The knowledge brokering activities described in the 22 studies illustrated the high level of diversity and sheer volume of work that knowledge brokers do.
“As knowledge managers, linkage agents, and capacity builders, [knowledge brokers] performed many and varied tasks to transfer and exchange information across health-related stakeholders, settings, and sectors”.
— Bornbaum et al., 2015
Using the findings from these 22 studies, Bornbaum and colleagues provide a list of the knowledge broker tasks described in these studies, and link them to the 3 domains of (1) knowledge management, (2) linkage & exchange, and (3) capacity-building in this table.
The Thought Experiment
Following the review by Bornbaum et al. in 2015, Glegg & Hoens (2016) wrote a special interest article on the Role Model for Knowledge Brokering (which we summarized in a previous post). Glegg & Hoens found the existing KT literature lacked a model, framework, or theory that addressed all of the roles described by knowledge brokers — that is, the theory did not entirely reflect reality. To produce a model that ‘delineates the range of overlapping roles of knowledge brokers’, Glegg & Hoens added two additional domains: facilitation and evaluation.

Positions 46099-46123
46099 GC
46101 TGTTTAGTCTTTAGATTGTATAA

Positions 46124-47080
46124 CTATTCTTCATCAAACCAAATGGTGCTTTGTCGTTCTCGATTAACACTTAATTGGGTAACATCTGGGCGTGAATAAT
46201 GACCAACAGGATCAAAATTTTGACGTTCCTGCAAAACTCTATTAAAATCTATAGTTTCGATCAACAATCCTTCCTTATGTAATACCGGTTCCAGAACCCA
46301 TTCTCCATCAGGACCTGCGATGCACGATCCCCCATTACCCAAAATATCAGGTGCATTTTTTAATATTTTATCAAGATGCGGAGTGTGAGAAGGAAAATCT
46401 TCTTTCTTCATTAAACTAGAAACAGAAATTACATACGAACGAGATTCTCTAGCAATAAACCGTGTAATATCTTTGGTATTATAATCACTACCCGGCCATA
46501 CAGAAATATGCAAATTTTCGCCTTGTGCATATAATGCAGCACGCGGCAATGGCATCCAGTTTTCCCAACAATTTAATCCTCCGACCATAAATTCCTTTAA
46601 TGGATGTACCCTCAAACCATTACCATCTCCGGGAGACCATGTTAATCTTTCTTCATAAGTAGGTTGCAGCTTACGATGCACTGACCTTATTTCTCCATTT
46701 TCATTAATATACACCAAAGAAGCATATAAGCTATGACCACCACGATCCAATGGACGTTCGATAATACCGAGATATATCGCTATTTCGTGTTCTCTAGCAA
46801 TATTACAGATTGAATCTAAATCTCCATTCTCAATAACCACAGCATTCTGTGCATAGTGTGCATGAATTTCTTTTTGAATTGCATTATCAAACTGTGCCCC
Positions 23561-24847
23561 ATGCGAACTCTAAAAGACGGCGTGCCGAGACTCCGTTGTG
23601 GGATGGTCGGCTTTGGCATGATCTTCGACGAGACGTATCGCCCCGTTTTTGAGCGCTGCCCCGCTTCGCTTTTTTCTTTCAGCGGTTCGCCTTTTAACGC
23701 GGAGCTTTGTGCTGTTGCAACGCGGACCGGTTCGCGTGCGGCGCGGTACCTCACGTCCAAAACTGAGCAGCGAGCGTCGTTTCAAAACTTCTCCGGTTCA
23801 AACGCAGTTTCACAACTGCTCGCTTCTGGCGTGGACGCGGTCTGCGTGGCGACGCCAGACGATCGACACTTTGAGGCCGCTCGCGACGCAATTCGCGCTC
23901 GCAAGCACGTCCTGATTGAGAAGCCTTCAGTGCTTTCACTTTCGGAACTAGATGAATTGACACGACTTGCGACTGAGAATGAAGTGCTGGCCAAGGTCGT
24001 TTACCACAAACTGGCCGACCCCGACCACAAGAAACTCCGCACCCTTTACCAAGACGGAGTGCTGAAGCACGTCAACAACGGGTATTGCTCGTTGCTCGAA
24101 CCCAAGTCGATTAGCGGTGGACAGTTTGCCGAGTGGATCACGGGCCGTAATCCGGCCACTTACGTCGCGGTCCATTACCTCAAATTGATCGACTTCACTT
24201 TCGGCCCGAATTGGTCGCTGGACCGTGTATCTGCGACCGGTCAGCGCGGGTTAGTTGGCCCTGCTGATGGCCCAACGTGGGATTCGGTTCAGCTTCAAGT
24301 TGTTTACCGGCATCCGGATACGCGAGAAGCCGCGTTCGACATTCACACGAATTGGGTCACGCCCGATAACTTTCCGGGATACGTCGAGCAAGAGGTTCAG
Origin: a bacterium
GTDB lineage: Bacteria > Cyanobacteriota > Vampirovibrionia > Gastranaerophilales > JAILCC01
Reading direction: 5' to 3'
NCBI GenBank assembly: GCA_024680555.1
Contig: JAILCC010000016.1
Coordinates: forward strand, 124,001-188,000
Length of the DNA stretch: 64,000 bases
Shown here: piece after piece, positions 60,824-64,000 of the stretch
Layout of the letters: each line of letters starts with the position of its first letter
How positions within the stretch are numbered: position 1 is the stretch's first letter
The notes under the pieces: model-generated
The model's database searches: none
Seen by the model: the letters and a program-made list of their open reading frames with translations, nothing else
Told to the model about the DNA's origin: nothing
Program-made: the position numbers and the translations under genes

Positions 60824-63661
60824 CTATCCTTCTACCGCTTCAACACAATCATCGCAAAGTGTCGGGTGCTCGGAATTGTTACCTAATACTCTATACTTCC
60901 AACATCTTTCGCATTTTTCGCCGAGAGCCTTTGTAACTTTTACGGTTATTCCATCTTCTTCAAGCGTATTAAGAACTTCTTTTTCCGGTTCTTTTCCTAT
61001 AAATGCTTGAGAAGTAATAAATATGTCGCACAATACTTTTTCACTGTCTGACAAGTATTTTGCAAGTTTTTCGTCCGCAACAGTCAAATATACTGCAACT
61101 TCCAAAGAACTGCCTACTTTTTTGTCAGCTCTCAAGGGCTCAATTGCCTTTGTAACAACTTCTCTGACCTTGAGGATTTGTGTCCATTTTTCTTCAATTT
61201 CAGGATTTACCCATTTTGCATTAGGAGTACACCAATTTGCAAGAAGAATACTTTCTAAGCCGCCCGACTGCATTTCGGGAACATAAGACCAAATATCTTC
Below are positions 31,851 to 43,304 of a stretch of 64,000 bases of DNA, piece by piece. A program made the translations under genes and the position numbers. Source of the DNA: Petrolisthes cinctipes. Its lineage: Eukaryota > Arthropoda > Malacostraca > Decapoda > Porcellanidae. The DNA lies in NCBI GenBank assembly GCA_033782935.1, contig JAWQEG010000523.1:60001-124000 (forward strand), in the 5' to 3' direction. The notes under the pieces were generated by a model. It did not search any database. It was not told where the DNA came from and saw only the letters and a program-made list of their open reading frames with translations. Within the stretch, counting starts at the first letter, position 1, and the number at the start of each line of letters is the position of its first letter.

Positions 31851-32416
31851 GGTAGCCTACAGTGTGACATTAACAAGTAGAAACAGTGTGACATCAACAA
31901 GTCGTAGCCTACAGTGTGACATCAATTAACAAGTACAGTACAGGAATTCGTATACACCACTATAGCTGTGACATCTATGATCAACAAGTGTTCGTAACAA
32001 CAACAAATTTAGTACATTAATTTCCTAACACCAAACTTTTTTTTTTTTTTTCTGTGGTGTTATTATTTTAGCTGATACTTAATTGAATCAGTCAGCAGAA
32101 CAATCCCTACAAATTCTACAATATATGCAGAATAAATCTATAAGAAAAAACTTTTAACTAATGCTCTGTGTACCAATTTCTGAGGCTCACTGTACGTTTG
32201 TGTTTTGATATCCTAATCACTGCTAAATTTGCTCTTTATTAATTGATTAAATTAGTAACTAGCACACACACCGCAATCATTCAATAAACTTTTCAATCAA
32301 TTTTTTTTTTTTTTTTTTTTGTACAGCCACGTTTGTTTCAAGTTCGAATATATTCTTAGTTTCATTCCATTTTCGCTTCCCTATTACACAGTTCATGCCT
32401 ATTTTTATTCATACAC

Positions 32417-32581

Glegg & Hoens described facilitation as knowledge brokers being ‘KT champions’ — supporting the use of evidence in knowledge translation activities, promoting knowledge use, and enhancing the clinical utility of research. They described evaluation as the use of evidence and an understanding of local context in evaluation itself, while also including evaluation of brokered networks and knowledge brokers themselves.
In comparing Bornbaum et al.’s table of tasks and Glegg & Hoens’s model, it seemed interesting and informative to attempt to categorize the activities described by Bornbaum and colleagues within Glegg & Hoens’s model. This activity would help me (and perhaps others) better understand how day-to-day activities fit into the larger picture of the knowledge broker role — and how this contributes to advancing KT in health and health research.
I added the Glegg & Hoens’s additional domains of facilitation and evaluation to the table from Bornbaum et al. and began filling in the blanks. Here’s how it turned out (my additions to the table are in green):
Based on the definitions and my own experiences, I made the additions to the table based on the following rationale:
1. Identify, engage & connect stakeholders